Local authorities cashing in with CCTV fines

Councils are turning to CCTV cameras and spy cars to raise £312m in revenue, that’s according to Traffic Spies, a report published by civil liberties group, Big Brother Watch.

Using a series of freedom of information requests, the group has discovered that many councils are continuing to use CCTV to hand out fines, despite the government’s Surveillance Camera Code of Practice, which highlights the need to use CCTV for traffic offences “sparingly”.

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Yet despite this, the number of CCTV cars in operation has increased by 87% since 2009. At least 36 local authorities are using static CCTV to capture traffic offences, with 59 councils using CCTV cars.

In the report’s foreword, Nick de Bois, MP for Enfield North, said that “CCTV should only ever be used in exceptional circumstances”, going on to suggest that “local authority use of CCTV for parking enforcement should be banned”.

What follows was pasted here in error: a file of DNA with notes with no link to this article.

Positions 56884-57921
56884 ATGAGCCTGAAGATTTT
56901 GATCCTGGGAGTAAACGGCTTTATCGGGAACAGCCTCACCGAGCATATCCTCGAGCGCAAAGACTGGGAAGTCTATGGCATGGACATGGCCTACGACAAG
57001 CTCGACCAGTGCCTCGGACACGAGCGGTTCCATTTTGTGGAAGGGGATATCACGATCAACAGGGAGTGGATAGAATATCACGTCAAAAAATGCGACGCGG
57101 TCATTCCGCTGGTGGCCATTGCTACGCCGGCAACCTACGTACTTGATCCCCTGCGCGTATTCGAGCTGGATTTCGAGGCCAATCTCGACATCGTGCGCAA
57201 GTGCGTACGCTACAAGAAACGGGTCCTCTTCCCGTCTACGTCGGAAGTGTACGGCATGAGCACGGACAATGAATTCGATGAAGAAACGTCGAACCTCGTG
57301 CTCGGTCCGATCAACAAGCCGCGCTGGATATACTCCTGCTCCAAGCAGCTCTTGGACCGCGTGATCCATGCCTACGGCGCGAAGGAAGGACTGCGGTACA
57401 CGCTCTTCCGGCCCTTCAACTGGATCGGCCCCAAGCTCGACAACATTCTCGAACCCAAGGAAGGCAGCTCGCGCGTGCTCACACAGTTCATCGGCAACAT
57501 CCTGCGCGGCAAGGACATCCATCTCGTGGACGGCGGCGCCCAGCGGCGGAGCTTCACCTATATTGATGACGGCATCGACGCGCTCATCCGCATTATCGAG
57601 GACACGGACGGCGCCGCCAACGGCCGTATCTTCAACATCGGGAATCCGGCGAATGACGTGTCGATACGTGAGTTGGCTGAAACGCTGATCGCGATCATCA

The vast majority of income raised through CCTV (90%) is from the London Boroughs, with over £285.4m generated over the past five years in the Capital alone. The rest of the UK accounted for £26.4m.

In fact, Camden Borough accounted for more than the rest of the UK combined, with £36.3m raised from fixed penalty notices, £34.6m of which was attributable to static CCTV cameras.

Big Brother Watch is campaigning for a ban on the use of CCTV cameras and CCTV cars for traffic enforcement, arguing that “serious problems should be tackled by the police and traffic wardens, not unfocussed and revenue-led surveillance”.

The group goes on to claim that “the absence of proper transparency around the use of CCTV cameras in general, and the scale of fixed penalty notice use, is a fundamental problem and one that underlines trust and confidence in legitimate, targeted surveillance”.

Speaking to the Independent, Tony Porter, the Government’s new surveillance camera commissioner, said:

“I would query the level and extent to which local authorities parking centre managers are au fait with all the principles and have processes to comply with them.

“I believe people will challenge the use of systems and we will get a tailing off in some areas of the use of cameras.”

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